In the pre-2012 world, before the explosion of Psy’s Gangnam Style into the world’s music charts, the K-pop (Korean Pop) music scene was little known outside the realm of Asia.

Rooted in South Korea and branching out across Asia, the K-pop industry has propelled Korea’s music scene to an unprecedented $5 billion. But this industry is little known in the West and understood even less.

The media has fallen into the trap countless times of viewing the K-pop industry as a brutal machine which plucks young people out of their normal lives only to push them through gruelling training regimes. Western outlets latch onto the existence of tragedy within the industry, opting to paint a picture of a ruthless industry destined only to churn out meaningless talent for mass consumption.

There is undisputedly room to argue that the K-pop industry is not for the weak-hearted; with “idols” (the individual men and women who are artists within the industry) signing long-term contracts at ages as young 12 – Known colloquially as “slave contracts” – which demand long working hours and often require that idols earn little to no salary before they are able to pay back their training fees in full, idols are often very restricted creatively.

As many publications have attempted to do before, it could be reasonable to approach K-pop in a clinical way. But this would still fail to achieve the one thing that many people are missing in their understanding of K-pop: personalisation. Putting names to the pristine faces of flawless performers who occupy the minds of K-pop fans worldwide. Who are the artists? What do they do?

Perhaps the most quintessential example of a Korean idol would be the so-called “idol of idols”, Lee Taemin, known mononymously as ‘Taemin’. As the youngest male idol to ever debut – through his group SHINee in 2008 at the age of just 14 – Taemin is perhaps the perfect example of an individual whose career has spanned across every facet of the K-pop industry in just 12 years.

Fresh-faced and the youngest amongst his peers, Taemin’s career didn’t start off as he had perhaps hoped, with him expressing his distaste towards SHINee’s debut song ‘Replay’ due to his lack of lines but it is clear from the very beginning that this young boy, still in school at that, had something special. With dance skills to impress even the greatest performers out there, Taemin had a captivating stage presence, a certain elegance unmet by anyone else in the game. He was far more than another in a long line of young people to be churned out by an entertainment beast.

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As a member of the popular five piece, SHINee, Taemin saw a great deal of success. The group formed of Taemin, Kim Kibum, Choi Minho, Lee Jinki, and Kim Jonghyun are pioneers in combining contemporary R&B with a plethora of other genres (their live shows even including a brief stint of opera) as well as being one of the first K-pop groups to incorporate the infamous complex dance routines into their performances. And having an individual with skills as tightly honed as Taemin’s certainly helped them on their way to stardom.

The path to where SHINee are today, however, has been less than kind. In December 2017, the world said goodbye to Jonghyun after a long battle with depression. To the utter frustration of fans the world over, Jonghyun’s passing was used as an opportunity to feed into the narrative that the K-pop machine is brutal and unforgiving with little regard for what he, as an artist, brought to the table.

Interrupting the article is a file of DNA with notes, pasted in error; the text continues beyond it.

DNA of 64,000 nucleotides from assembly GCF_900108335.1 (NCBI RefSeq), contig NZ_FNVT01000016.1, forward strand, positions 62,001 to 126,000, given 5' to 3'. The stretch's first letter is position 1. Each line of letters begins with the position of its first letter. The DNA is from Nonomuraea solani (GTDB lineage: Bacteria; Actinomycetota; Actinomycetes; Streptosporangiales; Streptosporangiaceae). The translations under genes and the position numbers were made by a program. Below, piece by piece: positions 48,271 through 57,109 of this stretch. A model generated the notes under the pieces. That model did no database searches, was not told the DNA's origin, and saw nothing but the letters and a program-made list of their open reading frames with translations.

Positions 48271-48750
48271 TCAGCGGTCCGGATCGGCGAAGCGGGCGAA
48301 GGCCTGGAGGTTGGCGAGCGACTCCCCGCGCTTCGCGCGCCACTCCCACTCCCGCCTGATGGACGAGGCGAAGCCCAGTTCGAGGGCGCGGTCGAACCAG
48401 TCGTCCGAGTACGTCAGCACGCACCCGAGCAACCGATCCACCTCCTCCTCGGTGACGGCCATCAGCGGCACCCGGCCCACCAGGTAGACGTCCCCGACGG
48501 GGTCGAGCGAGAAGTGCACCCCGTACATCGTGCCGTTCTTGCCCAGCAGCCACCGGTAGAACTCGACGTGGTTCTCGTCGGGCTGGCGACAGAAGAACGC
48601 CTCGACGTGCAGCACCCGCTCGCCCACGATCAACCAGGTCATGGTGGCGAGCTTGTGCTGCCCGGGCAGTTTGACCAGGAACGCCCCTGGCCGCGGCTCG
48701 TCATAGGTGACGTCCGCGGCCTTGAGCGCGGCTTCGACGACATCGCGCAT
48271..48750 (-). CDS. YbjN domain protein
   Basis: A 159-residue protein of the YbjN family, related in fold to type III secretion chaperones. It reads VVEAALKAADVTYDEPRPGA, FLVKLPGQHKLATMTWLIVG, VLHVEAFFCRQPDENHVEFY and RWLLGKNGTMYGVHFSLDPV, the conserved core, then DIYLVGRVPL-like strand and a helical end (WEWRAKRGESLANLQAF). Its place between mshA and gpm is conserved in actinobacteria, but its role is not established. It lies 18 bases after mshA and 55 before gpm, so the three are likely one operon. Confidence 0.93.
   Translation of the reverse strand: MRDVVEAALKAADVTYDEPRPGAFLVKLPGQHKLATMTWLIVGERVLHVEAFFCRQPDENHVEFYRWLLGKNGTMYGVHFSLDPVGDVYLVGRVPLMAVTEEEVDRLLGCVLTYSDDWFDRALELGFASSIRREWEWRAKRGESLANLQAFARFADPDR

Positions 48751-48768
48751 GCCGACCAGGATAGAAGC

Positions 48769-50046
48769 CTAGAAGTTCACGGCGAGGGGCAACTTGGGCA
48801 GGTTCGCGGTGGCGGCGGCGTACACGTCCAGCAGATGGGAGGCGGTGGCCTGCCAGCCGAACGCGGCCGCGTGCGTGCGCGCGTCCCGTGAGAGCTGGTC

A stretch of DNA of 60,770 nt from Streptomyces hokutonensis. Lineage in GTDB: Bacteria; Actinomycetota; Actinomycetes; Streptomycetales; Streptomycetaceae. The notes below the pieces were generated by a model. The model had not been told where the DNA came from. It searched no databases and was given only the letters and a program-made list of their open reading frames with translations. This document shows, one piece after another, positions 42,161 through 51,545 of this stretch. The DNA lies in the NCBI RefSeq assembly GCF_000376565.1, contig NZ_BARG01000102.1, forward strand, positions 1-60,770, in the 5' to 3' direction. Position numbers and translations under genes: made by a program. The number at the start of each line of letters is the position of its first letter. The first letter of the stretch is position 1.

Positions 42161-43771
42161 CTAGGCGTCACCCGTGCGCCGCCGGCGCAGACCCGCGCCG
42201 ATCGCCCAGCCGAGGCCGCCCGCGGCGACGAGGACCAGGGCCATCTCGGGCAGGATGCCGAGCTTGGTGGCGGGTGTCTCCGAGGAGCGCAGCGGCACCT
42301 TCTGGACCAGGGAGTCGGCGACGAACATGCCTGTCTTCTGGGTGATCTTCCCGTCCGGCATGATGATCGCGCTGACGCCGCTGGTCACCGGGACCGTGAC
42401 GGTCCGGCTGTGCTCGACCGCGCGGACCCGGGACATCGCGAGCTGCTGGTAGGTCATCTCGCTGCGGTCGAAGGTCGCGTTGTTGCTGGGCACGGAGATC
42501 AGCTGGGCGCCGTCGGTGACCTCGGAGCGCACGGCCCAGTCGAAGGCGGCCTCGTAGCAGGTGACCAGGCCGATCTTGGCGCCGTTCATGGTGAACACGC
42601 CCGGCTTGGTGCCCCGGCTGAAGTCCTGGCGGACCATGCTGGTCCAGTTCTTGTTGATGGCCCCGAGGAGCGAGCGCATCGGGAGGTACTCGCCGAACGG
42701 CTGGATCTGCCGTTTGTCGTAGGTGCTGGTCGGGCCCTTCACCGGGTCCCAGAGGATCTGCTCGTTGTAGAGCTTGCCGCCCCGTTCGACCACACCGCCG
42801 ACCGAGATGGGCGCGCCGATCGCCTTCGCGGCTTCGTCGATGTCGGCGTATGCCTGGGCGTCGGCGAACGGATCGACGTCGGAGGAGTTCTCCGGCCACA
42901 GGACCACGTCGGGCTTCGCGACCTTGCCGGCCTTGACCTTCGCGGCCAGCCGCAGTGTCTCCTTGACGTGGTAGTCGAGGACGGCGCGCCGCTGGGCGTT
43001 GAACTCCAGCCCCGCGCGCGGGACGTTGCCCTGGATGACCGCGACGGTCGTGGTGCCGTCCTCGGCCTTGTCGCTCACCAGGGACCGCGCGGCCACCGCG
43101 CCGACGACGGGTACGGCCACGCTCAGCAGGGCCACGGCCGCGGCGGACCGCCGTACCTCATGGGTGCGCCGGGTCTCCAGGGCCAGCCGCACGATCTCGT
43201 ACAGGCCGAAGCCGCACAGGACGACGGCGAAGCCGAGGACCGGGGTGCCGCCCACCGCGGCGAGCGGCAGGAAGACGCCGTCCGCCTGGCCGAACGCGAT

As the genius behind music from some of the biggest K-pop acts including EXO, IU, and SHINee themselves, Jonghyun’s work is just one example of the sheer talent that has been coming out of entertainment companies for over a decade now. As well as being a writer, radio host, and vocal supporter of LGBT+ issues in a country where these are not at the forefront of people’s minds, Jonghyun is an example of what K-pop idols can be.

It is safe to say that, without Jonghyun’s influence, Taemin’s career would not be what it is today. Jonghyun, along with the other members of SHINee supported him on their way to the top, especially given that he was so young. Jonghyun even contributed tracks on his debut solo album ‘Ace’ in 2014. The preconception that K-pop companies are filled with corporate men in suits churning out bubble-gum pop songs by the bucket load is, once again, proven false.

In 2020, Taemin is only on the way up. With his new album ‘Never Gonna Dance Again’ catching the attention of critics the world over, Taemin proves that there is plenty of room within K-pop to push boundaries, promote individuality (as he, himself, expressed in a recent Forbes interview) and challenge what it means to make pop music today.

So, while is it true that the K-pop world is harsh and is a far cry from the perfection, glitz and glamour it professes to be, it is not to be ignored for this reason alone. It is far too easy to see idols who have been engineered to perform like soulless robots when it would instead be more reasonable to view K-pop like this: idols have trained for their entire lives to perfect skills in music production, dance, and performance. Which means they are top of the range. And their training doesn’t take away from the value of their music. And the music is worth listening to.